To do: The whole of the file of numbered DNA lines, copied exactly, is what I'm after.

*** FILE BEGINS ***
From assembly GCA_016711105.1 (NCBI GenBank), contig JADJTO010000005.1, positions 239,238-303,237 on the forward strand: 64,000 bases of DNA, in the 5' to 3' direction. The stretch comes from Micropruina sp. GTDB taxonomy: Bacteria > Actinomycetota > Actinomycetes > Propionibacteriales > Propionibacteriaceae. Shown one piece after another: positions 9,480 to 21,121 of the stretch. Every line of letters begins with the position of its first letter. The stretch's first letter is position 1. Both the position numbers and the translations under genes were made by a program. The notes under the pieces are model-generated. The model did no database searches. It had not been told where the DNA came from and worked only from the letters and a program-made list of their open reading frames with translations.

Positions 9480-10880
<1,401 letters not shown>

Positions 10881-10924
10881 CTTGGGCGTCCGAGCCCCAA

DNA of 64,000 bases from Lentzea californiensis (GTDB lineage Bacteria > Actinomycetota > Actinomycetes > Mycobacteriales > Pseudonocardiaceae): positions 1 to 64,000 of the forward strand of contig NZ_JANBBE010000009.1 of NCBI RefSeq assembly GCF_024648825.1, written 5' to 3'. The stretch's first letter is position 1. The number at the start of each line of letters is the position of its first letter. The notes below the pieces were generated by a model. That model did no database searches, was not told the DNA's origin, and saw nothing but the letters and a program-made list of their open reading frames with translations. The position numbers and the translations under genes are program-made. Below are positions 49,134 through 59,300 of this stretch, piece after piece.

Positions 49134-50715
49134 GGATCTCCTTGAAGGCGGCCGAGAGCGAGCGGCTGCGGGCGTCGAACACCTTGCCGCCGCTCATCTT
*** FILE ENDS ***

From assembly GCA_016711105.1 (NCBI GenBank), contig JADJTO010000005.1, positions 239,238-303,237 on the forward strand: 64,000 bases of DNA, in the 5' to 3' direction. The stretch comes from Micropruina sp. GTDB taxonomy: Bacteria > Actinomycetota > Actinomycetes > Propionibacteriales > Propionibacteriaceae. Shown one piece after another: positions 9,480 to 21,121 of the stretch. Every line of letters begins with the position of its first letter. The stretch's first letter is position 1. Both the position numbers and the translations under genes were made by a program. The notes under the pieces are model-generated. The model did no database searches. It had not been told where the DNA came from and worked only from the letters and a program-made list of their open reading frames with translations.

Positions 9480-10880
<1,401 letters not shown>

Positions 10881-10924
10881 CTTGGGCGTCCGAGCCCCAA

DNA of 64,000 bases from Lentzea californiensis (GTDB lineage Bacteria > Actinomycetota > Actinomycetes > Mycobacteriales > Pseudonocardiaceae): positions 1 to 64,000 of the forward strand of contig NZ_JANBBE010000009.1 of NCBI RefSeq assembly GCF_024648825.1, written 5' to 3'. The stretch's first letter is position 1. The number at the start of each line of letters is the position of its first letter. The notes below the pieces were generated by a model. That model did no database searches, was not told the DNA's origin, and saw nothing but the letters and a program-made list of their open reading frames with translations. The position numbers and the translations under genes are program-made. Below are positions 49,134 through 59,300 of this stretch, piece after piece.

Positions 49134-50715
49134 GGATCTCCTTGAAGGCGGCCGAGAGCGAGCGGCTGCGGGCGTCGAACACCTTGCCGCCGCTCATCTT